…vendors moved to tears after area barricadedVendors who ply their trade in the dilapidated Stabroek Market Wharf area will be accommodated at minibus parks for at least two years, until the wharf has been rehabilitated.This is according to Town Clerk Royston King, who on Thursday hosted a press conference following a cordoning off exercise undertaken just hours before at the deteriorated wharf.“It (bus parks) is going to be a temporary area, but it (the vendors’ sojourn) is going to be long; because I don’t see the facility, the wharf, being restored and modernised in less than two years. It’s going to take about two years or more (for modernisation of the wharf to be accomplished),” King said.He nevertheless assured that some $25 million will be used by the Mayor and City Council (M&CC) to prepare the bus parks for those vendors; and he declared thisA vendor detailing her woes while displaying her perishablesa worthwhile investment.“The investment is going to be worth it out there for the vendors. That’s going to be worth it, I think, because at least it will give them a chance to continue making a livelihood,” King offered.The relocated vendors will have to face the strong winds for another three to four weeks, until those bus parks are properly prepared for them.The Town Clerk noted that although the vendors would not be permitted to use the wharf to vend, the M&CC is seeking to permit vendors with perishables to use in front of the Stabroek Market to sell off their goods until their newly designated area is ready.Tearful vendorsSeveral vendors who ply their trade in the Stabroek Wharf area were brought to tears on Thursday morning, when they were confronted by City Hall staffers cordoning off the entrances to their vending area.This move came approximately two weeks after the M&CC had issued a notice informing the vendors of their plans to remove them from the deteriorated area in order to facilitate rehabilitation works there.When this publication visited the area, staffers of the M&CC were hard at work installing the barricades, much to the displeasure of the affected vendors. They complained that they have no issue with being removed from the area, especially since it cannot be disputed that the wharf is in a deplorable state. They were, however, dissatisfied with City Hall’s move to displace them without providing an alternative area to accommodate them. This was related by a number of the vendors.A male vendor who said he is the sole breadwinner for his home complained, “AllA blocked entrance to the Stabroek Market Wharfthese things we have here (are) perishables. The boat come Wednesday, they know well they want to close off this market like this, they should at least give de people a chance. Tell we, ‘Well, we putting you out there’, or, ‘We carryin you and put you in the toilet to sell’,” he expressed.Moved to tears, the man explained that he has three children to maintain. “They takin a bread outta we mouth! Where we gun go?! We got to get somewhere!” he lamented.A plantain vendor who is a single mother explained, “I don’t have a problem (because) they move us. The beauty about it is that I want they come and tell we that we moving from Point A to go to Point B. We know we have to move, but they ain’t tellin us where we goin. I am a single parent; I have mortgage (to pay) and I have my daughter going to a secondary school”.Elderly vendor Glasgow (only name given), who has been vending in the wharf area for over 40 years, said: “We glad to find somewhere to go. We need to move because it’s dangerous. Yes, we need to move; but where to go? It will affect my livelihood, because I got a lot of demands when the month come. Ah got bills to pay, ah got mortgage to pay, and I have a lot of things to look after”.A vendor whose only name was given as Jackie, who retails salted fish among other things, told Guyana Times, “We would be happy if we could get somewhere fuh sell. I sellin here over 20 years. They give we a notice for 14 days, but them ain’t relocate we nowhere else as yet”.The Public Infrastructure Ministry (MPI) has reportedly undertaken to rehabilitate the Stabroek Market Wharf, which has been in a deplorable state for many years.Several bus parks have been relocated to facilitate upgrade works to accommodate the vendors, including the Route 42 (Grove/Diamond to Georgetown) Park. A number of other parks were later relocated to facilitate the same venture, specifically to alleviate the traffic congestion in the area.Bus drivers in the various operating zones have since been placed in different areas, but they have strongly condemned this development because of criminal activities and other inconveniences allegedly associated with those new areas.In fact, on Tuesday, the Timehri (Route 42) minibus operators were displaced after their new park was flooded. Due to heavy rainfall experienced on Thursday, the flooded situation remained unchanged when this newspaper visited the area.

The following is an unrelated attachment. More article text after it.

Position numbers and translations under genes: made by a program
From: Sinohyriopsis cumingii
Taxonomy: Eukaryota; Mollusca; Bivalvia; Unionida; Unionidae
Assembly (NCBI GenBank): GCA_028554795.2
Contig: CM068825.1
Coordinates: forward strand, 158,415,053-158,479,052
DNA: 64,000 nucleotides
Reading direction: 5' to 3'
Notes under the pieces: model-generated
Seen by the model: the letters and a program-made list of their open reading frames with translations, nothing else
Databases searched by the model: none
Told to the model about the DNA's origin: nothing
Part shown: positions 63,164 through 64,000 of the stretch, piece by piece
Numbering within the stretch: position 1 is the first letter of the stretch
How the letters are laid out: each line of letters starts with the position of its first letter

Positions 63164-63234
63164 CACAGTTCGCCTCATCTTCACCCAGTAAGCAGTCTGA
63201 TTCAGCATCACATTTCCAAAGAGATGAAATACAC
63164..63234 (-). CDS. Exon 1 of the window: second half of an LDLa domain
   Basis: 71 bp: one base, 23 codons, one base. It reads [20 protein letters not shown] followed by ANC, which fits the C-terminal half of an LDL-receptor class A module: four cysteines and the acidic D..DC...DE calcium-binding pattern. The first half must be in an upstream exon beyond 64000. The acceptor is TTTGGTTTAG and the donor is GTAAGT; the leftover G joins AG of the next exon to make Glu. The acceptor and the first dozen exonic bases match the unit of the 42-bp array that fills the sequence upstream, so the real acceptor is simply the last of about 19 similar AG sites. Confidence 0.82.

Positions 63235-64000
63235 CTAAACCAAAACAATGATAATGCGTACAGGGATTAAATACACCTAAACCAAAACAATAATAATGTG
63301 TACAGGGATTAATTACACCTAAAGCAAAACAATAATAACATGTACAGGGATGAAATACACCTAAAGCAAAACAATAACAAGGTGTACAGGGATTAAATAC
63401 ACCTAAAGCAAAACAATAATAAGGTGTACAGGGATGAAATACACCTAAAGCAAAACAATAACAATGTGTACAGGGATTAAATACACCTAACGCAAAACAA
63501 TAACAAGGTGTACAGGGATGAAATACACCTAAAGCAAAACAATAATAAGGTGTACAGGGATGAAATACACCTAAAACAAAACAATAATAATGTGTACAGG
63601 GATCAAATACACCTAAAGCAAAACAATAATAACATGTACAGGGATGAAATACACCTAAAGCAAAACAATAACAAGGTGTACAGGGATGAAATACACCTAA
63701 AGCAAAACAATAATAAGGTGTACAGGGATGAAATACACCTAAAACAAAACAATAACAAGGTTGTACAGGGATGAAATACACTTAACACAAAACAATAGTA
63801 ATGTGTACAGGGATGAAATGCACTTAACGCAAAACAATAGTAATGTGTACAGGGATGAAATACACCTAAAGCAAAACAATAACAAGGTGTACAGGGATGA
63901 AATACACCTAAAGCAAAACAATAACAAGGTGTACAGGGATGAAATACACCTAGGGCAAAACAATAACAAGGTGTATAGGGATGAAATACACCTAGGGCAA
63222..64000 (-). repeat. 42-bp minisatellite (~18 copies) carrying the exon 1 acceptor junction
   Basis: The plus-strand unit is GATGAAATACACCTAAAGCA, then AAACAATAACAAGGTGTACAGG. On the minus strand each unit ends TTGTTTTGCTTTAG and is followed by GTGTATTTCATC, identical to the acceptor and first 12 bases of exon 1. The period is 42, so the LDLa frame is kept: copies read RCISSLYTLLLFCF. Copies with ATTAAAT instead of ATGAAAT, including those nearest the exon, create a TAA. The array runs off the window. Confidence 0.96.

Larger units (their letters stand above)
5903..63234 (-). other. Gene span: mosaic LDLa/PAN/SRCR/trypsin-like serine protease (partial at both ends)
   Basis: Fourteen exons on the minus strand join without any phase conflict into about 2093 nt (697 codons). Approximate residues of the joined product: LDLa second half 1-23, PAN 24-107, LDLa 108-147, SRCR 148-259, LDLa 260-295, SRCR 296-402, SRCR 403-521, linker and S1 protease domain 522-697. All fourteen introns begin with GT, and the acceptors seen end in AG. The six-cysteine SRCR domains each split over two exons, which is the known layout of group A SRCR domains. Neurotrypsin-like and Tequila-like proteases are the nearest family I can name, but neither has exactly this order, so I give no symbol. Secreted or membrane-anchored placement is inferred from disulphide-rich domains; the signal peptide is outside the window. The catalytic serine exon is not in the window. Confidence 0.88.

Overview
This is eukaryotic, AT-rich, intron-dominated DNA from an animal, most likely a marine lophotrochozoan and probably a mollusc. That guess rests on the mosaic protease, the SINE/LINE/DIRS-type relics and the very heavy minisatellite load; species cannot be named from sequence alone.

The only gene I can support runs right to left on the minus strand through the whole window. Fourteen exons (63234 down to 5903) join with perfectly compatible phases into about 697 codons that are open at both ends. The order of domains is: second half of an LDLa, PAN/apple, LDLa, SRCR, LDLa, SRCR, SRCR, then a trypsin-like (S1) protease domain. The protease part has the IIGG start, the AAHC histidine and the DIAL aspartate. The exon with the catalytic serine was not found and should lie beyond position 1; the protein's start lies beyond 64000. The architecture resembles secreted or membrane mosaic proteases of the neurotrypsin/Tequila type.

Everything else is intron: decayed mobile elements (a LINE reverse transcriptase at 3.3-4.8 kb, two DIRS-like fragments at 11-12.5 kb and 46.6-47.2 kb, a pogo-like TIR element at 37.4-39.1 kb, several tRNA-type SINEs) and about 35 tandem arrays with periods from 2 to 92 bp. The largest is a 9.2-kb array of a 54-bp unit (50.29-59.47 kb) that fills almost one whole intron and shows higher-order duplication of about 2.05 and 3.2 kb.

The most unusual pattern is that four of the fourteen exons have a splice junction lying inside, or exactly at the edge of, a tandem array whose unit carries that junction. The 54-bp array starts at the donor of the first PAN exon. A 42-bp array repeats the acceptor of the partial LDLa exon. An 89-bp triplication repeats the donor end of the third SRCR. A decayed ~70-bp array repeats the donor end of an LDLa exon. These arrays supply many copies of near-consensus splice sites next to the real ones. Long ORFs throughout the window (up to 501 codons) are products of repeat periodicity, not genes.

It’s no coincidence the Cardinals are thin at both of those positions Wilks mentioned. It doesn’t hurt to flood both with possibilities.With all players wearing T-shirts and shorts and only one day behind them, Wilks was hesitant to form any judgments, but the highlights of the day included a long pass from first-round pick Josh Rosen to second-round pick Christian Kirk, and an interception by sixth-round pick Chris Campbell.Rookie mini-camp runs Friday through Sunday at the team’s Tempe headquarters.NON-ROOKIE IN ROOKIE CAMPWide receiver Greg Little was among the players on tryouts at rookie mini-camp on Friday. The Cleveland Browns selected Little in the second round (No. 59) of the 2011 NFL Draft. Little caught 155 passes in three seasons for Cleveland and scored eight touchdowns.He caught six passes for Cincinnati in 2014. He was released by the Bengals on Oct. 31, 2015, signed a future contract with Buffalo on Aug. 30, 2016 and was later released by the Bills. He was out of the NFL the past two seasons and hasn’t played a game in three seasons.“He was out there making some plays and he stood out a little bit,” Wilks said. “It was good to be able to get him out here. I know he’s excited about the opportunity that he has. Hopefully, he’ll continue to make the best of it throughout the weekend and we’ll see exactly what happens on Sunday.” Grace expects Greinke trade to have emotional impact Top Stories COLEMAN SIGNINGThe Cardinals signed fullback Derrick Coleman to a one-year contract on Wednesday. Former coach Bruce Arians didn’t use a traditional fullback. Coleman spent last season with the Atlanta Falcons. He was with the Seattle Seahawks from 2012-15.“Going against him in that division, in the (NFC) South, the guy has proven himself,” said Wilks, who was a Carolina assistant from 2012-17. “Within our system, a fullback is a part of that offense … that’s a major part of what we are doing.”Coleman, who lost most of his hearing at age 3, is the first legally deaf offensive player in NFL history. Cardinals Senior Vice President of Media Relations Mark Dalton was asked Friday how the team would conduct interviews with Coleman. Dalton said Coleman reads lips so well that you can’t even tell he has a hearing disability.CAMPBELL’S VERSATILITYChris Campbell played safety in high school. He believes he can help the Cardinals with his versatility but for the moment, the 6-foot-1, 195-pound Penn State product is competing in a crowded house at the cornerback spot.“If you follow my history you know I like corners with a lot of length; guys that are long, physical, that can use those attributes, particularly at the line of scrimmage in bump and run,” Wilks said. “We can’t really do in this particular setting but he made a nice play today on the ball, the interception at the end of one-on-one period.” TEMPE, Ariz. – Including defensive lineman Moubarak Djeri of the German Football League, the Cardinals brought 25 NFL rookie free agents to their rookie mini-camp, along with players on rookie tryouts.That’s an unusually high number.“We had high grades on a lot of these guys and they were sitting there,” coach Steve Wilks explained. “When you look at some of the depth at certain positions, particularly at wide receiver, that was one of the reasons why we brought some guys in, probably more than usual, and the same thing probably at the safety position.” Derrick Hall satisfied with D-backs’ buying and selling After the interception, the coaches had to yell at Campbell to return the ball all the way to the end zone, which he subsequently did.EXTRA POINTS— Third-round pick Mason Cole lined up at center a lot on Friday, but Wilks said the Cardinals still view him as both a center and a guard. “That was the one thing that attracted us to him was just that position flexibility,” Wilks said.— The Cardinals released Harlan Miller on Thursday, leaving little experience behind starters Budda Baker and Antoine Bethea. Wilks was asked if the team plans to add another veteran safety.“I think right now, what we have on the roster is appealing to us as a staff,” Wilks said. “But I will say this: We’re going to continue to evolve and be aggressive in always trying to get the right mix. I told the guys today, ‘Nobody’s going to get complacent around here. It’s not a free lunch.’“So we’re going to continue to work hard and we’re going to continue to find guys that are going to make us better. If that means bringing guys in and out, that’s what we’re going to continue to do.” – / 12 Arizona Cardinals’ first-round draft pick Josh Rosen (3) stands with his teammates during NFL football rookie camp Friday, May 11, 2018, in Tempe, Ariz. (AP Photo/Matt York) Former Cardinals kicker Phil Dawson retires 2 Comments Share